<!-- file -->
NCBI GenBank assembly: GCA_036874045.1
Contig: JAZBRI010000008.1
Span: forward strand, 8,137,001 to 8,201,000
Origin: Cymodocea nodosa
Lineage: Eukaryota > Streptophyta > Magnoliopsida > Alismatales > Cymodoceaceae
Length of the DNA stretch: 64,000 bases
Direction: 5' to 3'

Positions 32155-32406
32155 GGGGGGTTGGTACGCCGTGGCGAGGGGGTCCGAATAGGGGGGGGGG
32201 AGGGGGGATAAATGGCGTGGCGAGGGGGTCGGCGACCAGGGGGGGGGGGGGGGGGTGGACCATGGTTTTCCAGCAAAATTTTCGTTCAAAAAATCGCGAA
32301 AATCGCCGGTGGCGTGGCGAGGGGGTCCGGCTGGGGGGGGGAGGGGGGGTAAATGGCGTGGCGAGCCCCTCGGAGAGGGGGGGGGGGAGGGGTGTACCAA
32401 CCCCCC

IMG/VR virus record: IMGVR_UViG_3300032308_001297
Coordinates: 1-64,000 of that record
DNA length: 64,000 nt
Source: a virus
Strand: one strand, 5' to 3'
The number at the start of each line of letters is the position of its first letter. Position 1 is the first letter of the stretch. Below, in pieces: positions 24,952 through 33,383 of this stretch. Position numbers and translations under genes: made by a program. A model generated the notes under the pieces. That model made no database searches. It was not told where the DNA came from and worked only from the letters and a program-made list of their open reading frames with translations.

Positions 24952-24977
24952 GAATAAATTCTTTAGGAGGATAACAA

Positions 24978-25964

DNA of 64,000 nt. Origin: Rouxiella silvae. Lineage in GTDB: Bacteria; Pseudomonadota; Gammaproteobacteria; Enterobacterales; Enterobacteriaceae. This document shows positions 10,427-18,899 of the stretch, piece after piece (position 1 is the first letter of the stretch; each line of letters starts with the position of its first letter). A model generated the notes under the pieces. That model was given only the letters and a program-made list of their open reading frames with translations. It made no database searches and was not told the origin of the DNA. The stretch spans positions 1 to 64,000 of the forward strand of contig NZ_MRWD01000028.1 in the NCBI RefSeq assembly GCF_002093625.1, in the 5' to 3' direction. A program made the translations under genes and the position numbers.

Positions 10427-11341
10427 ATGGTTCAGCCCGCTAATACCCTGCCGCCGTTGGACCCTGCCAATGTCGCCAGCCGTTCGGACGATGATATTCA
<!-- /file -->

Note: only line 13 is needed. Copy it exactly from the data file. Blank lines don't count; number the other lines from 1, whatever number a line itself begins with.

IMG/VR virus record: IMGVR_UViG_3300032308_001297